In this era of TV newscasts designed for short attention spans, KARE 11 reporter Boyd Huppert
and photojournalist Jonathan Malat
prove that some stories are worth four minutes of our undivided attention.
Street of Architectural Delight
Milwaukee Avenue Historic District between Franklin and 24th Street, Mpls
. This little-known stretch of residential street in the Seward neighborhood is the area's only intact two-block stretch of homes built for working-class families before the dawn of the 20th century. The remarkable collection of residences was slated for demolition around 1970, but historic designation and dedicated residents brought it back.
Square of Victorian Splendor
Irvine Park Historic District off West 7th Street, St. Paul
Irvine Park is an atypical (for St. Paul) public square and fountain ringed by a collection of large, highly detailed Victorian-era homes that were restored from the brink of dilapidation to become one of the city's showpieces. The hidden gem is a tour de force of 19th century residential architecture and a fine companion to the Milwaukee Avenue Historic District in Minneapolis.
The Best Skyline View
Driving south on 35W, the bleak, industrial office park landscape does not inspire, But then, like some sort of magical switchback, the road curves and the Minneapolis skyline is laid out like a sparkling, stainless steel version of the Emerald City, reminding us that "there's no place like home."
Icon of Stone
J.J. Hill's 1883 Stone Arch Bridge
is the essential place to see the sweep of the skyline, the power of St. Anthony Falls, and the beauty of the Mill District. one of the last remaining curved stone bridges in the U.S., it's now a walking and biking path and home to June's Stone Arch Festival of the Arts. 100 Portland Ave., Mpls.
From the rolling dales to the lakeside vistas to the stunning chapel, there's no better way to go in the Twin Cities.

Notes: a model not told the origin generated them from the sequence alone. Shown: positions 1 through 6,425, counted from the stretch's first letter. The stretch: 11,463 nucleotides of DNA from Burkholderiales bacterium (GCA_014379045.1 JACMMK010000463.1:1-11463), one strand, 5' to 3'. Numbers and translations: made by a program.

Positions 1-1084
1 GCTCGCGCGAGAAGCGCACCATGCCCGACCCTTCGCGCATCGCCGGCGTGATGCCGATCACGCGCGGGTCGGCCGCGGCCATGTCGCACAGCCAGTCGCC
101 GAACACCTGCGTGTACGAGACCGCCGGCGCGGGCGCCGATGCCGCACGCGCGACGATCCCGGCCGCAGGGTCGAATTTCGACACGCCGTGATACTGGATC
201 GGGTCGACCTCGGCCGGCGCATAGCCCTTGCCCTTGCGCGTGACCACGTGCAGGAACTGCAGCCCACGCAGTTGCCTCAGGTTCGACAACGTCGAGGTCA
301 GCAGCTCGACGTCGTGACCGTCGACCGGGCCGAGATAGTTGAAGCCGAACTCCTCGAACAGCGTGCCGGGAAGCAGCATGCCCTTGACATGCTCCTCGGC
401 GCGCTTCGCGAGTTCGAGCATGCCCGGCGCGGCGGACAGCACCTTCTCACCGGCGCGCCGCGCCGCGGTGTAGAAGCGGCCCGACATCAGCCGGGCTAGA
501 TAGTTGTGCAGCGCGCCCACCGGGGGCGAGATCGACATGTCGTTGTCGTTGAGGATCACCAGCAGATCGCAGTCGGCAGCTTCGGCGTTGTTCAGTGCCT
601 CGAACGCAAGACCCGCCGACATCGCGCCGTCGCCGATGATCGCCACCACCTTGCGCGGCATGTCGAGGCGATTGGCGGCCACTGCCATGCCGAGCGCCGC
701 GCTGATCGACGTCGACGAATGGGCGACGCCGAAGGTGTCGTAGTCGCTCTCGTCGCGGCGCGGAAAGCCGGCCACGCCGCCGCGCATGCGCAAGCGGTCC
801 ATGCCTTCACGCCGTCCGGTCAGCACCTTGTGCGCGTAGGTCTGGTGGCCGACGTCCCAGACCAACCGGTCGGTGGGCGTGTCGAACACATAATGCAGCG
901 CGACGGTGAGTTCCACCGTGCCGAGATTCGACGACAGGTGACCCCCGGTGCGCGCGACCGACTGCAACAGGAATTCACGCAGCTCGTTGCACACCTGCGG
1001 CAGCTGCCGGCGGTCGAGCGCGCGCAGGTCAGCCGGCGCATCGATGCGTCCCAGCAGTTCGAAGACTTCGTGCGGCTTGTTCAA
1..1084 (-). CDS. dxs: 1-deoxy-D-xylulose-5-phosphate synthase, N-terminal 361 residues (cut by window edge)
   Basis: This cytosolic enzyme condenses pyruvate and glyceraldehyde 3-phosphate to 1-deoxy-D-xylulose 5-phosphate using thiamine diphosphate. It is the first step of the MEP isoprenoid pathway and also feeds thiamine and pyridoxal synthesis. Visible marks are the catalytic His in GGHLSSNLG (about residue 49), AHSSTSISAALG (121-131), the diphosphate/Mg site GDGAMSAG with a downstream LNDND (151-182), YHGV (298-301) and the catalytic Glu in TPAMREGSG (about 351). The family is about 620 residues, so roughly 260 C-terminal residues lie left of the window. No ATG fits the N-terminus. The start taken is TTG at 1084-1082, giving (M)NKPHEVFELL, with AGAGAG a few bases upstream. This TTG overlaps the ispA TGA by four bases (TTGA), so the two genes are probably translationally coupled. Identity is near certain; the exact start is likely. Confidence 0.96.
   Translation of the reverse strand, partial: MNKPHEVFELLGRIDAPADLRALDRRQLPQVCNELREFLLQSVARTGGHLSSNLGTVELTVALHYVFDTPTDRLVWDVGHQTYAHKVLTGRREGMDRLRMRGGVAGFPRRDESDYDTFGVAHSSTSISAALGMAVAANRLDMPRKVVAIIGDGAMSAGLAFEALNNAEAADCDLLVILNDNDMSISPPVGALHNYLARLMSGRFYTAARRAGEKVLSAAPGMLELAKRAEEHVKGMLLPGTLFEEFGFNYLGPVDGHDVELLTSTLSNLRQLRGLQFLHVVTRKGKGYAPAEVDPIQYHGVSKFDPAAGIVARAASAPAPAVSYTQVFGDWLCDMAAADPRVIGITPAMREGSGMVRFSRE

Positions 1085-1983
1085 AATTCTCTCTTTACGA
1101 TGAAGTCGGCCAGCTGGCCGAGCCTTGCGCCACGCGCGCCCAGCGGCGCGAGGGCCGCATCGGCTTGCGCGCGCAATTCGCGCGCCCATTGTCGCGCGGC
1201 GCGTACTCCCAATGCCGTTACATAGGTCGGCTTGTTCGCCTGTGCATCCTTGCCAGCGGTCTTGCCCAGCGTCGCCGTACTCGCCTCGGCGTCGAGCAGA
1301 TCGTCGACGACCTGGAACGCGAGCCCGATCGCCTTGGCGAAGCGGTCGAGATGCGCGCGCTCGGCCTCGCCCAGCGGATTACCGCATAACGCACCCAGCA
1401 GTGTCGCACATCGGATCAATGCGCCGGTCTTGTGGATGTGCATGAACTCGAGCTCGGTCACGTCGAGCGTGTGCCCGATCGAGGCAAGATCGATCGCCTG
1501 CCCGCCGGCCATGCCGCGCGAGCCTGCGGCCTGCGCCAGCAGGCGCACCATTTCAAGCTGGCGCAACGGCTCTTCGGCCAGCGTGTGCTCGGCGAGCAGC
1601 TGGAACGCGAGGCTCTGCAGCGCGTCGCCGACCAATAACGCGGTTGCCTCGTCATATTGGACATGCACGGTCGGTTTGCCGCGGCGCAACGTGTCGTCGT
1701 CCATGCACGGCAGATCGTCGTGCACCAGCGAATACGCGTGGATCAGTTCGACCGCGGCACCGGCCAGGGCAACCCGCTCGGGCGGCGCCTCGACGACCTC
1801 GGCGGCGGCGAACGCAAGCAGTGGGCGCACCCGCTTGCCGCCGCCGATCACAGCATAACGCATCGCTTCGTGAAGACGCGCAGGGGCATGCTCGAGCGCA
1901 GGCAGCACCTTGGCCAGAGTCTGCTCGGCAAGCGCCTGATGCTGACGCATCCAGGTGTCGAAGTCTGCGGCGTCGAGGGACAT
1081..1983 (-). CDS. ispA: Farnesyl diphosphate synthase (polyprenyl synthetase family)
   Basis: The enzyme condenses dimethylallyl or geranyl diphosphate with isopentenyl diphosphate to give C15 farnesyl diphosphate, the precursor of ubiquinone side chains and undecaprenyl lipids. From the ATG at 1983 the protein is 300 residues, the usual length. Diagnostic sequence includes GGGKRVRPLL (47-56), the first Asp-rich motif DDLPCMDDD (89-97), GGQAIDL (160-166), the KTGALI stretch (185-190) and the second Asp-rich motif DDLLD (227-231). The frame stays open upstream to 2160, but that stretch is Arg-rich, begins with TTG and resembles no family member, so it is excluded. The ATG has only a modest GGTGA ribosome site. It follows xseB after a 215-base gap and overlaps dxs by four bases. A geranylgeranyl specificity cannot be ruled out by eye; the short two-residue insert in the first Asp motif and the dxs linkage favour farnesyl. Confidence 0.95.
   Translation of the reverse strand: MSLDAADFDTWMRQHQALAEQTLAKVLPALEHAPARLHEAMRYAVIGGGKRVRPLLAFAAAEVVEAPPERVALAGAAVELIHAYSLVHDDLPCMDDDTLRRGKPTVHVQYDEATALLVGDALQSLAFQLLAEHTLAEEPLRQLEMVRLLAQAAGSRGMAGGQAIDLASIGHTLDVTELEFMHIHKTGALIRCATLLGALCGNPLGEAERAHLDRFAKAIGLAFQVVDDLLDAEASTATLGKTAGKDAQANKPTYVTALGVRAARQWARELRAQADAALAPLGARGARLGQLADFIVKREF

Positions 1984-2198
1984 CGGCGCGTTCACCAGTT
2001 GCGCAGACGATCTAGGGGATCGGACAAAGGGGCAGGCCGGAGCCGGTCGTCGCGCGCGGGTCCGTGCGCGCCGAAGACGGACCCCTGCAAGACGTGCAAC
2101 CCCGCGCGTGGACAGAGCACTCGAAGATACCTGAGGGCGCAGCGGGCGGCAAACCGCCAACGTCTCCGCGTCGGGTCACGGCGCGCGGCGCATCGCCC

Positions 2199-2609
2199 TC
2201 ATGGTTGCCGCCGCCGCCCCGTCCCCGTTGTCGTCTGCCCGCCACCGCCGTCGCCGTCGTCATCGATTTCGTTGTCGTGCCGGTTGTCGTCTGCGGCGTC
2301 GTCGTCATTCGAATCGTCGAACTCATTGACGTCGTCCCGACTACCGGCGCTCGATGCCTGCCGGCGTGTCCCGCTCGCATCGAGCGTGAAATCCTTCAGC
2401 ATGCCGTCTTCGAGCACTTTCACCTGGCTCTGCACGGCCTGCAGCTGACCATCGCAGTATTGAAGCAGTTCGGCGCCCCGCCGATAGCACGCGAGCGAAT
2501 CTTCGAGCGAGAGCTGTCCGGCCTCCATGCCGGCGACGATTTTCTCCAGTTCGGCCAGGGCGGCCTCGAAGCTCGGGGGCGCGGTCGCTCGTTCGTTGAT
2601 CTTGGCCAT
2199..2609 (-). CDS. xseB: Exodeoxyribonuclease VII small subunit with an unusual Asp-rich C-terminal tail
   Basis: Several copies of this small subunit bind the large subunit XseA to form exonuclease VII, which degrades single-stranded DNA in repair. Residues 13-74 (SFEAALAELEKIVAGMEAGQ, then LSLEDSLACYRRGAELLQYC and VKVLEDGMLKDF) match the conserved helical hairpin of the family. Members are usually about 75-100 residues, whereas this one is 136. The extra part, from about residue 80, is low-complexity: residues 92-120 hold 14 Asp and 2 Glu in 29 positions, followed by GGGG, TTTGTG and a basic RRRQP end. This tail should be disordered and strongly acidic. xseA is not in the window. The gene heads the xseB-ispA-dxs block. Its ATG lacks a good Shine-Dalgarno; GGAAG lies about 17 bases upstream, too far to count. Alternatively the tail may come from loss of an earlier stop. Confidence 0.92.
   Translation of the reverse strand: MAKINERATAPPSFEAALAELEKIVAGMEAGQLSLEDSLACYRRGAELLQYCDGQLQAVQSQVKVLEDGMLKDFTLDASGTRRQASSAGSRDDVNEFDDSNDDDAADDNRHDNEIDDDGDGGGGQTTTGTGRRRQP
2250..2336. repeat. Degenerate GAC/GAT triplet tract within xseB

The Little Beehive that Could
A remnant of Highway 100's roadside parks, the iconic (circa 1939) "Beehive" grill is the focal point of Lilac Park. Hwy. 100 at Hwy. 7 via Belt Line Blvd.
New Flour Power
The Mill District has been stuck in a cycle of stunted revival for decades, but with a combination of architectural innovation and economic and cultural development, it looks like it has finally turned a corner.
Mill City Museum An industrial history museum within bona fide modern-day ruins, it hosts a beautiful sumer courtyard concert series worthy of its setting. millcitymuseum.org
Mill City Farmers Market On Saturday mornings, this quirky open-air market is better for things like eating beet ice cream and pulled pork tacos than getting any real shopping done, but that's okay, right? millcityfarmersmarket.org
Gold Medal Park With a nod to the Mill District's indigenous history, the gentle mounds of Gold Medal Park are a unique vantage point from which to find both a literal and figurative perspective of the neighborhood.
James Dayton's MacPhail Center and Jean Nouvel's Guthrie Theater look great in glossy architecture magazines and even better in person. macphail.org, guthrietheater.org
On a U campus not known for ivy-clad history or great architecture, this sweep of green and stone is its one sop to majesty.
Win or Lose, the Best Seat
The splendid and luxe TCF Bank Stadium
has certainly put the "us" back in campus, but it hasn't helped the Gophers win football games. The marching band has never looked better, though. stadium.gophersports.com
Party Arty with Grain Belt
After Grain Belt moved out of its Northeast Minneapolis brewery
in 1975 and the building stood vacant for 30-plus years, the city looked to sell. Instead, the six buildings that make up the complex were renovated to house artists, art-friendly businesses, and condos. It has since won a National Preservation Award and is home to some of the hottest art parties in the metro. 13th Avenue NE at NE Marshall Street, Mpls.
5 Reasons We Love Hazeltine National
It's the site of the 2016 Ryder Cup.
The par-four, 402-yard 16th hole lining Hazeltine Lake is one of the most difficult in Minnesota.
The new clubhouse offers a peaceful respite for members.
It hosted the 2002 and 2009 PGA Championship.
Hazeltine has 7,674 yards of grueling golf—with every force of nature as your enemy.